I've got a toolbox I use when teaching away from my own school that's full of nooks, crannies and cubbies. When I built it 15 years ago, I butt joined all the pieces and used biscuits to hold them together. Today, with lots of miles on the toolbox, every joint is still rock-solid, thanks to the 75 biscuits that hold the box together. Butt joints, where you can't or don't want to cut dadoes, are a great application for biscuits. Keep in mind, though, that a biscuit joint isn't quite as strong as a dado or rabbet joint.

What's Cooking with Biscuits?

Most of us are familiar with the usual suspects in the biscuit world: #0, #10 and #20 biscuits. But biscuits have come a long way, baby. In today's biscuit slots, you can: install a hinge, use knockdown fasteners, use a biscuit that acts like a clamp, reinforce a miter and assemble composite materials.

Shopping for a Joiner

You can't beat a test drive when it comes to buying tools. I recommend you handle as many biscuit joiners as you can before deciding which one is best for you.

Handle Styles

Barrel grip handle on a biscuit joiner
A barrel grip on your joiner will keep your hand in line with the cut and make it easier to keep it steady as you push.

You can choose between a barrel grip, where you're actually grabbing the body of the machine, and the D-handle style.

D-handled grip on a biscuit joiner
Some woodworkers prefer a D-handled tool for making biscuit cuts, test both types of handles to see what's most comfortable for you.

You'll want to buy a machine that fits comfortably in your hand, so it's best to grab ahold of a few tools to see what you like best. I prefer the barrel grip style.

Fence Features

Adjustable fence on a biscuit joiner
The most useful biscuit joiners come with an adjustable fence, which can be set at 45° and 135° angles.

Look for a fence that can be set at both 45 and 135 degrees; this allows you to register the machine on either the inside face or outside face of a mitered joint, which maximizes your options when assembling the pieces.

Biscuit joiner fence registered along a miter cut
The fence on your joiner should track with your cuts, allowing you to register them from either side of the miter cut.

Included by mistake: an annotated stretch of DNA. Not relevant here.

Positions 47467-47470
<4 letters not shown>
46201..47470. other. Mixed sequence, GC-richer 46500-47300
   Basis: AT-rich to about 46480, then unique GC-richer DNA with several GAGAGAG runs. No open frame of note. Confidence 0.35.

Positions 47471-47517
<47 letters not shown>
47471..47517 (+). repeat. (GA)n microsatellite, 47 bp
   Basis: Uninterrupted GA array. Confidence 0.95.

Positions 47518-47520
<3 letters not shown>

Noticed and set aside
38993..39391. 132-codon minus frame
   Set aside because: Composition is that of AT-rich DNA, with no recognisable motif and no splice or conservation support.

It's best if the fence pivots, making it adjustable to any angle you want. Additionally, the fence should track up and down very easily while remaining parallel to the blade.

Easily adjustable fence on a biscuit joiner
The joiner fence should be easily adjustable to be really useful, rack-and-pinion adjustments and locking knobs are the most helpful.

Look for a rack-and-pinion mechanism for adjusting the fence, a large angle scale and comfortable adjustment and lock knobs.

Smaller Blades for Tiny Joints

Changing blades in a biscuit joiner
Most joiners allow you to swap a smaller blade into the system, allowing for smaller biscuits and more delicate work for things like picture frames

The 4"-diameter blade that's standard on most biscuit joiners is great for the typical #0, #10 and #20 biscuits. But if you want to use your biscuit joiner for smaller work, such as narrow face frames and picture frames, you need to use a smaller blade and smaller biscuits. You can't just put the small blade on any biscuit joiner. The plunge mechanism on the machine has to be able to work with the smaller blade. If you want the flexibility of using smaller biscuits, make sure your joiner can be retrofitted as needed for this purpose.

A biscuit joiner will add speed, accuracy and strength to your jointbuilding jobs. If you're like most woodworkers I've talked with over the years, once you own one, you'll wonder how you ever got along without it.